Donald Trump has never shown any indication that he understands or cares about the limits of his office.
Whether he is blocking people from entering the country based on religion, trying to punish local governments for not demanding people’s immigration papers, or threatening to sue journalists who offend him, Trump appears to consider himself above the law. And while Senate Republicans are now halfheartedly investigating his ties to Russia and letting Sally Yates testify, Congress has so far shunted aside any serious discussion of impeachment.
At the local level, however, it is a different story.
So far, six cities with a combined population of 4.4 million have passed resolutions supporting an investigation into impeachable offenses committed by Trump: Cambridge, Massachusetts; Charlotte, Vermont; and in California, Alameda, Berkeley, Richmond and, in a unanimous city council vote on Friday, Los Angeles.
Most of the impeachment resolutions focus on the Emoluments Clause, the constitutional provision that forbids presidents from accepting gifts from foreign states. Several legal scholars argue that because Trump and his family did not divest from their businesses, and those businesses profit from real estate and trademark agreements authorized by foreign states, the Trump Organization may now be a conduit for personal payoffs to Trump. Even if Trump did not solicit a quid pro quo for foreign gifts, simply accepting them at all could be unconstitutional.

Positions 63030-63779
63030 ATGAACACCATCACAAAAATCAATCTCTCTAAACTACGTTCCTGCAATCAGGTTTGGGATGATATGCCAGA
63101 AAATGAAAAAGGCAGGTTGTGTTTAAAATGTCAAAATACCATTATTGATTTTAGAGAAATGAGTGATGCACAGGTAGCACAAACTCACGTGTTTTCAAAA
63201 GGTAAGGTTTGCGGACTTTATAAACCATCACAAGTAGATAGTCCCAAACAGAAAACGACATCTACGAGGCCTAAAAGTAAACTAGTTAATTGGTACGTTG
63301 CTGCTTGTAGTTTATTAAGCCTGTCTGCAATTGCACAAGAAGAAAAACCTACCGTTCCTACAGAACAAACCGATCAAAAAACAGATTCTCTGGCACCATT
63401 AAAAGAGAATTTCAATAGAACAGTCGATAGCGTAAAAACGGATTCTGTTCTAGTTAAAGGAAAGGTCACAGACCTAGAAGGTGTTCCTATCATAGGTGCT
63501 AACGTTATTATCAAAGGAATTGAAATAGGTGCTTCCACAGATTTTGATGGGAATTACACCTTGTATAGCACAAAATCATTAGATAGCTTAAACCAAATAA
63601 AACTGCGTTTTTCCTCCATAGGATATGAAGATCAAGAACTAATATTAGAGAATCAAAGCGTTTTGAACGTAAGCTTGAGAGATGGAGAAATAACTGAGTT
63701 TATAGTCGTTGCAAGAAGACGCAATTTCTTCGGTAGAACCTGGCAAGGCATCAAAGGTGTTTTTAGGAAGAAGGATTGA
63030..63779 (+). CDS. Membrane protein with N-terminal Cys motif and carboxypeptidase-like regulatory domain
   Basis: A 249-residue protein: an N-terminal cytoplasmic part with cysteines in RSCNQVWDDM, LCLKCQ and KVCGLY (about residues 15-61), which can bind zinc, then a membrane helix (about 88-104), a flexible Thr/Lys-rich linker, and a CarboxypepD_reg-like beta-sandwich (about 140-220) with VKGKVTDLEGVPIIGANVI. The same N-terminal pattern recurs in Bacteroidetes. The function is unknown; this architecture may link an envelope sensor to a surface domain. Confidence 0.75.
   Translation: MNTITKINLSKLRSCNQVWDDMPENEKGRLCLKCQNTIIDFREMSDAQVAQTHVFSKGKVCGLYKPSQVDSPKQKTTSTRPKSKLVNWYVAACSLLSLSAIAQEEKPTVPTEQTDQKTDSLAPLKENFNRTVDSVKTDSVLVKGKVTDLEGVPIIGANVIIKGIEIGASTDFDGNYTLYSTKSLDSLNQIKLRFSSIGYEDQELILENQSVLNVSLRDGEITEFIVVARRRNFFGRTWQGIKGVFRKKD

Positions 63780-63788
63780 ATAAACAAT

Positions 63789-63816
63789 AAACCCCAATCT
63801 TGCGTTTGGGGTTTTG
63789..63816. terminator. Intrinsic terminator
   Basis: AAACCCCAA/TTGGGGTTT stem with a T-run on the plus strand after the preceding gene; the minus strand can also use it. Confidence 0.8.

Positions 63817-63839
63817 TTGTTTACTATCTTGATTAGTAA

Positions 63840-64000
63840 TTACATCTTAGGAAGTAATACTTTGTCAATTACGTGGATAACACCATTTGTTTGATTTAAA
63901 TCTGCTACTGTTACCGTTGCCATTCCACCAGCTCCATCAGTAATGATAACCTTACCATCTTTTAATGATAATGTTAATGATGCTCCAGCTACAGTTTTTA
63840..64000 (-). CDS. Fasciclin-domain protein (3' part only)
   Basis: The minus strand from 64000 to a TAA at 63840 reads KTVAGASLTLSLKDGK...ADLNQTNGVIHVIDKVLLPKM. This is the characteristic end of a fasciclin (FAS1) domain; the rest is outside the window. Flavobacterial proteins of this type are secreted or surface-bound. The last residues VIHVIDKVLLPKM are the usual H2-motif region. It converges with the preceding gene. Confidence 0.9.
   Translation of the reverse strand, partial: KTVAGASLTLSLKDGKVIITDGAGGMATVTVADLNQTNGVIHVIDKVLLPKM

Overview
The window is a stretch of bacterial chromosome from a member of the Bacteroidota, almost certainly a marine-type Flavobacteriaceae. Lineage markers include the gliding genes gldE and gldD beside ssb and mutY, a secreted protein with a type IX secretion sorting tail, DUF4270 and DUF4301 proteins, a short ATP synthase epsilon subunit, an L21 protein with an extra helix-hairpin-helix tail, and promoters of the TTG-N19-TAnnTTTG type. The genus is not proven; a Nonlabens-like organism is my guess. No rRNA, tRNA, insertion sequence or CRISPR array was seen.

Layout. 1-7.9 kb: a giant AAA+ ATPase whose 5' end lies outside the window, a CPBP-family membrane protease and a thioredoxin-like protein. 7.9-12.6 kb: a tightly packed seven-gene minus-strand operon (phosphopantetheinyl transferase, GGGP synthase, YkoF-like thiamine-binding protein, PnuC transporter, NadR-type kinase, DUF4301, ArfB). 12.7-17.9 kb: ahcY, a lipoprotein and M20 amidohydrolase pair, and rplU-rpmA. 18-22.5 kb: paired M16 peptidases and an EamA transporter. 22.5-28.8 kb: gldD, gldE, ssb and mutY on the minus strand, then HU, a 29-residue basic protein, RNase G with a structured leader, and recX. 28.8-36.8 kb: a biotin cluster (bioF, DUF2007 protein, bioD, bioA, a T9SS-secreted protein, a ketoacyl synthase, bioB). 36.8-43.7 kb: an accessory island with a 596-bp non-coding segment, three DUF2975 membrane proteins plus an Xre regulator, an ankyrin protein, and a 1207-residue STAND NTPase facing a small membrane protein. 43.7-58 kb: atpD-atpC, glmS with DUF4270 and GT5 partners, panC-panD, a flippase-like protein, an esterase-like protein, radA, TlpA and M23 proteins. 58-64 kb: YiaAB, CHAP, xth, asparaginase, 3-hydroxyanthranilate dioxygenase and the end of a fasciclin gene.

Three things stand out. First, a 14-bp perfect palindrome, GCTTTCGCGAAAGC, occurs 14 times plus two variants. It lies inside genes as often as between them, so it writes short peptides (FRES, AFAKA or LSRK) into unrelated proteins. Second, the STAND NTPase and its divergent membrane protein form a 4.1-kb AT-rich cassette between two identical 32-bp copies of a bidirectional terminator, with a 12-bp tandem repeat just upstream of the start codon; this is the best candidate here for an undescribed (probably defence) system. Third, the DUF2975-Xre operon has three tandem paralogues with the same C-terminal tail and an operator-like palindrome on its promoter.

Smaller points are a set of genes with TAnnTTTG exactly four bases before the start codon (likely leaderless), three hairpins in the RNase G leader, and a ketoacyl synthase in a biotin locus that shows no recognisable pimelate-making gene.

Bob Blumenfield, the city councilman who sponsored the Los Angeles resolution, spoke emphatically about the importance of the issue:
If [Trump] is not going to come clean and show the American people that his hands are clean of potentially illegal foreign money in investments, then we must demand that Congress use their power to investigate the situation.
These city officials are not the only politicians outside of the federal government seeking to hold Trump accountable. New York State Attorney General Eric Schneiderman has hired the deputy of Preet Bhahara — the federal prosecutor Trump mysteriously fired last month — to explore a quo warranto proceeding, which could force the Trump Organization to provide information on foreign payments or potentially even shut it down.
As long as Congress is controlled by Republicans, a thorough and objective investigation into Trump’s personal corruption seems unlikely. But as a growing number of local officials turn up the pressure, the public outrage may become harder for the GOP to ignore.